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RSVP : 'Tommy' Fans See It, Hear It and Feel It

July 18, 1994|BETTY GOODWIN | SPECIAL TO THE TIMES

It was like old times, almost, at the opening-night performance of "The Who's Tommy" on Friday night at the Universal Amphitheatre. The sounds of one of the consummate, hard-core, rock 'n' roll party bands of the late '60s and '70s prompted recollections of bygone youth--sweet recollections.

"They used to smash up their instruments all over the place," Linda LoRe, chairwoman of Giorgio Beverly Hills, recalled wistfully. "This was the toned-down version, but I felt like I was in high school again."

"I started college in '67--this is a soundtrack of my college years," producer Steve Tisch said.

"I still have things missing from my eardrums from Who concerts I attended," said Gary Goldberg, also among the opening-night crowd.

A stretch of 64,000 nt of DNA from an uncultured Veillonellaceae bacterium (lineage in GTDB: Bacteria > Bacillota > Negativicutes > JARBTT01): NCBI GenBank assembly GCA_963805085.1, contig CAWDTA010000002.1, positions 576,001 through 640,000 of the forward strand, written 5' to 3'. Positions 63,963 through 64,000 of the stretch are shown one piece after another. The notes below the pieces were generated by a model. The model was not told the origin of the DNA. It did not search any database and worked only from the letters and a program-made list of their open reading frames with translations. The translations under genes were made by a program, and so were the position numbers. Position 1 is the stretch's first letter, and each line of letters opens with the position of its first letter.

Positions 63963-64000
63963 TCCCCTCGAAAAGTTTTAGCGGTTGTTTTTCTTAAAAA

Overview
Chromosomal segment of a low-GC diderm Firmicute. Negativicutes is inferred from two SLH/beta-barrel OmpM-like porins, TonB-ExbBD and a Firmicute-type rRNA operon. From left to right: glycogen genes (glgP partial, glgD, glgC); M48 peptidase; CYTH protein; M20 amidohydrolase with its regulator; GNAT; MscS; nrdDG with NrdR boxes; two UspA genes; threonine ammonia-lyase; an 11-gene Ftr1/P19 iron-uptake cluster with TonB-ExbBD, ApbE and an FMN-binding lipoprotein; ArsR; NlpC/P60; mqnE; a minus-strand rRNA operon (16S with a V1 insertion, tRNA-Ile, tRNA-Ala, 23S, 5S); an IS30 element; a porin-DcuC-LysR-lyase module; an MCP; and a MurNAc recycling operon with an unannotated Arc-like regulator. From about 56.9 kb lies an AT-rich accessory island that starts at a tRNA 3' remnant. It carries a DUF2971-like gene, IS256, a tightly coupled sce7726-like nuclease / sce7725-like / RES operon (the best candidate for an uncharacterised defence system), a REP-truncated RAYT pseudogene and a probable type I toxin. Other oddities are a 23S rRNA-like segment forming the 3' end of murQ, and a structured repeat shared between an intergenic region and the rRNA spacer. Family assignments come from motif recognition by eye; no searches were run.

But the that-was-then, this-is-now ambience included a lack of illegal substances in this audience.

After all, the event was partly business--a "network-fest," as one mid-level Fox television executive put it with mock pleasure. The operatic saga of the "deaf, dumb and blind kid" was the centerpiece of an evening benefiting Children's Action Network and Education First!, entertainment industry-based nonprofit charities for kids.

The networking potential was awesome. MCA President Sid Sheinberg and his wife, Lorraine; Sony Pictures Chairman Peter Guber and his wife, Lynda; Hearst Entertainment CEO Jerry Isenberg and his wife, Carole, and Kate Capshaw and Steven Spielberg were the evening's co-chairs, though the Spielbergs didn't attend.

Dawn Steel, Penny Marshall, Mayor Richard Riordan, Neil Simon, New York Knicks Coach Pat Riley, "Seinfeld's" Julia Louis-Dreyfus, and "Forrest Gump's" Gary Sinise were among the guests.

After the show, the bells and whistles continued at a post-party (complete with pinball machines with "Jurassic Park" themes), located in some uncharted territory beyond Universal's CityWalk.

There, the Who's Pete Townshend sought refuge in the safety of a corner, seeming so gentle and low-key it was impossible to imagine him smashing even a fly. "I never really understood that somehow 'Tommy' has assumed a life of its own outside of rock, not just the Who," Townshend said. "I had no conception it would happen like this."

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